New York regulators in April approved construction of a 20-MW energy storage system at the site of an operating coal-fired power station near Union, Broome County. When operational, the $22.3 million project, owned by AES ES Westover LLC—an AES Corp. subsidiary—will use the technology to participate in New York’s growing day-ahead market for ancillary services and regulation.

The energy storage technology is based on prototypes of Lithium-Titanate material battery cells developed by AES and other suppliers. Basically, it consists of lithium ion battery stacks, AC-to-DC power conversion systems, HVAC units, and control systems. Tests of the system in 2008 conducted by AES, with Dutch company KEMA as a consultant, at a substation owned and operated by Indianapolis Power & Light showed the feasibility and commercial potential for using systems of advanced lithium ion battery cells to help maintain the stability of the grid. In its validation report, KEMA went so far as to say that the system could respond with up to full power in milliseconds to control commands.

AES will build the project in two phases at Westover Generation Plant, 175 miles northwest of New York City, starting in the second quarter of 2010. That plant includes the 84-MW Unit 8, which entered service in 1951, and a non-operating 44-MW Unit 7, completed in 1943. AES will connect the battery project to the power grid using Unit 7’s facilities.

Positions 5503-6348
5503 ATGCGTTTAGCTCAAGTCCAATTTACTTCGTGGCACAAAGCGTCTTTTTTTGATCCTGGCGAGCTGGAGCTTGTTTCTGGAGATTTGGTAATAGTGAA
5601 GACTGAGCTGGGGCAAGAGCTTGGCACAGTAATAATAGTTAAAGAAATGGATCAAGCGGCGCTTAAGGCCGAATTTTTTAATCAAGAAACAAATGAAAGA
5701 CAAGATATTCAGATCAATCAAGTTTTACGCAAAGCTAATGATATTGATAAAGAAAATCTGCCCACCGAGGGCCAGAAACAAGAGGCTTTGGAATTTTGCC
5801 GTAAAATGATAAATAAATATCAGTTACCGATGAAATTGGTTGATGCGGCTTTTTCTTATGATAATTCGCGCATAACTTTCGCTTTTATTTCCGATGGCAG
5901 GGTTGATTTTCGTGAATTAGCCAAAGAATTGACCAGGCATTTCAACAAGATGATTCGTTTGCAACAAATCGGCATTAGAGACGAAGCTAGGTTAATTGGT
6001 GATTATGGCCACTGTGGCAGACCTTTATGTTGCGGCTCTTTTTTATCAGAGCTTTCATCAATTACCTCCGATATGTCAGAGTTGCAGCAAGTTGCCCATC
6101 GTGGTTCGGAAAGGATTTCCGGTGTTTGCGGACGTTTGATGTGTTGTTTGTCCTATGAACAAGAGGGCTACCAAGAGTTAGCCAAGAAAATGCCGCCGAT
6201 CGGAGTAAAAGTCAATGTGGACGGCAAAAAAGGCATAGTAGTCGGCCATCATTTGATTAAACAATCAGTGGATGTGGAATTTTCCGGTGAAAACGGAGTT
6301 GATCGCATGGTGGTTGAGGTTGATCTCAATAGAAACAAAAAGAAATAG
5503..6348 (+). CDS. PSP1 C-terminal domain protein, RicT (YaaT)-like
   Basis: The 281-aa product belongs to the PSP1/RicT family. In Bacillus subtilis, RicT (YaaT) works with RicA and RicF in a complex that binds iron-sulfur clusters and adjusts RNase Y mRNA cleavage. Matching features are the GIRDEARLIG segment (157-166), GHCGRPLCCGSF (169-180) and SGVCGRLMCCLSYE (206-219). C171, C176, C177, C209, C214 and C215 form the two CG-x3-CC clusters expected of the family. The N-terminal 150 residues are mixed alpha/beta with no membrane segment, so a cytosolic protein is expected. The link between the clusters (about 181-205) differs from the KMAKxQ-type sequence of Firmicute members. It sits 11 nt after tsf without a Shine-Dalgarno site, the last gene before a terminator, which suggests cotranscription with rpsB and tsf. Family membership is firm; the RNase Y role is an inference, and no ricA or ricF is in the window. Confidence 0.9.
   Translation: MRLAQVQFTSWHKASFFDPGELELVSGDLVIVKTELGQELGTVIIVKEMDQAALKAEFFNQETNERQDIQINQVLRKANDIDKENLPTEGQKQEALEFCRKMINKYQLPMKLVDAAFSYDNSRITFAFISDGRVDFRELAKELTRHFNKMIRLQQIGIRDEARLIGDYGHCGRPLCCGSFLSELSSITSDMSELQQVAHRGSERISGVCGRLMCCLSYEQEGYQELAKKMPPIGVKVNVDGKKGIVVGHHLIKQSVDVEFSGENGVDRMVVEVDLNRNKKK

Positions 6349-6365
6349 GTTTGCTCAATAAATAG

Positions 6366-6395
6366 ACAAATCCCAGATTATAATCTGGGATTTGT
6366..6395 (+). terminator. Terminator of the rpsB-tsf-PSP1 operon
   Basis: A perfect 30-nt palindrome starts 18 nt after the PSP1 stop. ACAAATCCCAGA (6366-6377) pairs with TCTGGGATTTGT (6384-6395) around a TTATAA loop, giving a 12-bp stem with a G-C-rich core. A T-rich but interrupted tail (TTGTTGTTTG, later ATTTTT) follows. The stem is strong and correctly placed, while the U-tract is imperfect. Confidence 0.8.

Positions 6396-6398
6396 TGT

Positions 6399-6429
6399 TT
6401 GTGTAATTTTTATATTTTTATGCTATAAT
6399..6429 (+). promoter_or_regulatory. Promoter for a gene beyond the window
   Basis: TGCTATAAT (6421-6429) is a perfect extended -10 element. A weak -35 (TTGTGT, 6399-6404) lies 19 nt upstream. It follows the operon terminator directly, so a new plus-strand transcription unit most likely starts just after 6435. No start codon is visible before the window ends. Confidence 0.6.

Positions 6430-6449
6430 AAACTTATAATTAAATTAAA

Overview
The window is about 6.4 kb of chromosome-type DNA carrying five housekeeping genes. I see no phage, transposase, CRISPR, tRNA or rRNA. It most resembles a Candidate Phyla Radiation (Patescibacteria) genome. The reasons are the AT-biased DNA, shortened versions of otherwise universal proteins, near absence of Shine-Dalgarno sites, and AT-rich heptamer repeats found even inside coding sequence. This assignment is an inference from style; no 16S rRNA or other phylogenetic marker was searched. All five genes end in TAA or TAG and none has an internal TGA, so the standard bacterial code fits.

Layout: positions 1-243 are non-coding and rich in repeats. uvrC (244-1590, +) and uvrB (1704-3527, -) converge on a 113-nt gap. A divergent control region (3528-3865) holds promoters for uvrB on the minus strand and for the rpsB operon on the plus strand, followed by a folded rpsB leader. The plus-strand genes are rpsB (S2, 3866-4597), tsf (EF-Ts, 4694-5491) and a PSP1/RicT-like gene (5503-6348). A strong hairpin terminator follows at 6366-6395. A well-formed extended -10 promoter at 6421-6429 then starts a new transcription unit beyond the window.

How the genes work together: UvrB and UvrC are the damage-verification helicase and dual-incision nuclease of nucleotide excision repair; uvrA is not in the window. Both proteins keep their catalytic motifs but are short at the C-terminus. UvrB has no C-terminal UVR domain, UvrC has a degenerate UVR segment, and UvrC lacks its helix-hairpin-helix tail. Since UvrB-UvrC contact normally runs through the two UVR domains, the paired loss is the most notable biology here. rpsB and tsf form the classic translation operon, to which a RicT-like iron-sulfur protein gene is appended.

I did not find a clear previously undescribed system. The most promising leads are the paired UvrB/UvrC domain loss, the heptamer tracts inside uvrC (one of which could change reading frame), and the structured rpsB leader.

Based on the pilot and demonstration projects, the project will comprise 10 containers, each 53 feet long and capable of housing inverters and 2-MW DC battery subsystems. The units will then be connected through standard electrical industry transformers, switchgear, and protective relays to the high-voltage system. According to developers and the New York Public Service Commission (PSC), the project will be able to provide or absorb some 5 MWh to and from the system.

The site will reportedly require minor modifications to install foundations to support the energy storage units, but no new interconnection facilities will be required to interconnect the project to the New York State Electric & Gas Corp.’s transmission system. The PSC said in a statement that an interconnection request has already been filed for the project with the New York Independent System Operator (NYISO) as part of NYISO’s Small Generator Interconnection Procedures.

C O R R E C T I O N: This version of the June 1, 2010, story about the planned 20-MW energy storage system in New York reflects that AES has not publicly revealed the suppliers of the lithium ion battery cells AES; POWER had erroneously said that Altairnano and Parker SSD had supplied the cells. The story also notes that the 2008 tests of the system were conducted by AES with KEMA as its consultant. Finally, the project will comprise 10 containers each 53 feet long, rather than tall. POWER regrets the error.